HC Deb 22 April 1909 vol 3 cc1792-4W

asked the Postmaster-General what is the exact charge formulated against Mr. Dick upon which he was compulsorily transferred from Glasgow to Manchester in 1907, and in what manner the omission on the part of the Department to give Mr. Dick the benefit of the rules laid down by the Tweedmouth Committee has been repaired; whether such reparation is deemed to have consisted in an interview between Mr. Norway, on behalf of the Postmaster-General, and Mr. Dick on 5th November, 1907; and whether, in order to allay the feeling of injustice under which Mr. Dick is lying and the unrest which his treatment has caused in the service, he will appoint a small Committee of independent Members to investigate the case and see that justice is done?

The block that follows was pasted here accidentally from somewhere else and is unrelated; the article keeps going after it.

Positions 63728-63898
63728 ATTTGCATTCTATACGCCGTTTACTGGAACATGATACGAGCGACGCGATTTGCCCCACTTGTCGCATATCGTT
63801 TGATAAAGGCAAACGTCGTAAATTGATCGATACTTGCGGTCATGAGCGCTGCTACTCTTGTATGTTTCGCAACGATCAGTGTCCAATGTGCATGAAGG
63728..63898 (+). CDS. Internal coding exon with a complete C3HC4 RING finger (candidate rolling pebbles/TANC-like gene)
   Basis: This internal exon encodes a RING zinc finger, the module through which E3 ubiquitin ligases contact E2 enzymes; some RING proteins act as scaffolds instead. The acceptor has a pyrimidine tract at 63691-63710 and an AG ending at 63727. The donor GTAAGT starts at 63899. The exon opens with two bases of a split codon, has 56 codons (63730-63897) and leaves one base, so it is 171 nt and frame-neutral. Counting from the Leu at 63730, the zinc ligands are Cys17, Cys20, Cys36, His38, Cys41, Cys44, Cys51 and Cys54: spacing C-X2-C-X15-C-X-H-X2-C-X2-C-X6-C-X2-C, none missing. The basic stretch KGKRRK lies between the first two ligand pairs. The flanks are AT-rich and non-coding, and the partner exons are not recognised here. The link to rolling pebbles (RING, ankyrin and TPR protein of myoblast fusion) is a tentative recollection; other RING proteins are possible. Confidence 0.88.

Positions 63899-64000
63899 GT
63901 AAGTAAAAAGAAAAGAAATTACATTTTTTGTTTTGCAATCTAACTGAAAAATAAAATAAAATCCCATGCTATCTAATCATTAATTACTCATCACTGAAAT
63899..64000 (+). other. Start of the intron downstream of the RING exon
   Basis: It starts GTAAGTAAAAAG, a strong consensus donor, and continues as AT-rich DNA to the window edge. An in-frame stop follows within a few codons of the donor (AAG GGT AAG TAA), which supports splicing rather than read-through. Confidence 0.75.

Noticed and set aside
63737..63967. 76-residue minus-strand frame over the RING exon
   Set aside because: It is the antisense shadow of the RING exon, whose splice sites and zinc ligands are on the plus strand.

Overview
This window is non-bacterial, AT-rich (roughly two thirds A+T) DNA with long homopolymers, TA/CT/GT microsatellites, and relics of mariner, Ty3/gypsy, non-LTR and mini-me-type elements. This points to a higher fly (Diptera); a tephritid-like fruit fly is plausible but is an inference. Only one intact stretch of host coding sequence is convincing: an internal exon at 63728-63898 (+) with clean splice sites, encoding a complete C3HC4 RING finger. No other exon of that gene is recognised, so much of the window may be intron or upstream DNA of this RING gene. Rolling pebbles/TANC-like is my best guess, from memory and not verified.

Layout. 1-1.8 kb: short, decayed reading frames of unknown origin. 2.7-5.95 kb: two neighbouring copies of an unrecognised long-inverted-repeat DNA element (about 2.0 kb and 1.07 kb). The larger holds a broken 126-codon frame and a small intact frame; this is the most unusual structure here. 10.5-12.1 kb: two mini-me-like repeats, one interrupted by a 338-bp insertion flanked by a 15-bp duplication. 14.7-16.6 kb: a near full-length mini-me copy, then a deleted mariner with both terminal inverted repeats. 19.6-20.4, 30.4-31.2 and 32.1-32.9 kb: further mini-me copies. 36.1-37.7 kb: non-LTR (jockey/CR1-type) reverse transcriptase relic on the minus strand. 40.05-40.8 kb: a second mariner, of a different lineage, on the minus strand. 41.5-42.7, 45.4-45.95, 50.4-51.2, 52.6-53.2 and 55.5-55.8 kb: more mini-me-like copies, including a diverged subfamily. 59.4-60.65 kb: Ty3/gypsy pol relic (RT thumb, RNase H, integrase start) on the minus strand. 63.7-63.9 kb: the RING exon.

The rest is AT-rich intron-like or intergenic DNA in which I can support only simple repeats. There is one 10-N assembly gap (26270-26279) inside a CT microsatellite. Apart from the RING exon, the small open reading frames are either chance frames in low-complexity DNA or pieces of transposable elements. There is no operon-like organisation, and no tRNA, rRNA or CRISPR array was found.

I am aware of the case of Mr. Dick. As it appears that Mr. Dick is not satisfied that he has had full opportunity of meeting the charge of indiscreet conduct which led to his transfer, and as I am anxious not only that justice should be done, but that any feeling of the kind described, whether in Mr. Dick or in others, should be removed, I am reviewing the whole case afresh. I may add that, as apart from the facts of the individual case certain general questions have been involved, I have invited representatives of the association to which Mr. Dick belongs to meet me, in order that I may hear their views on these questions.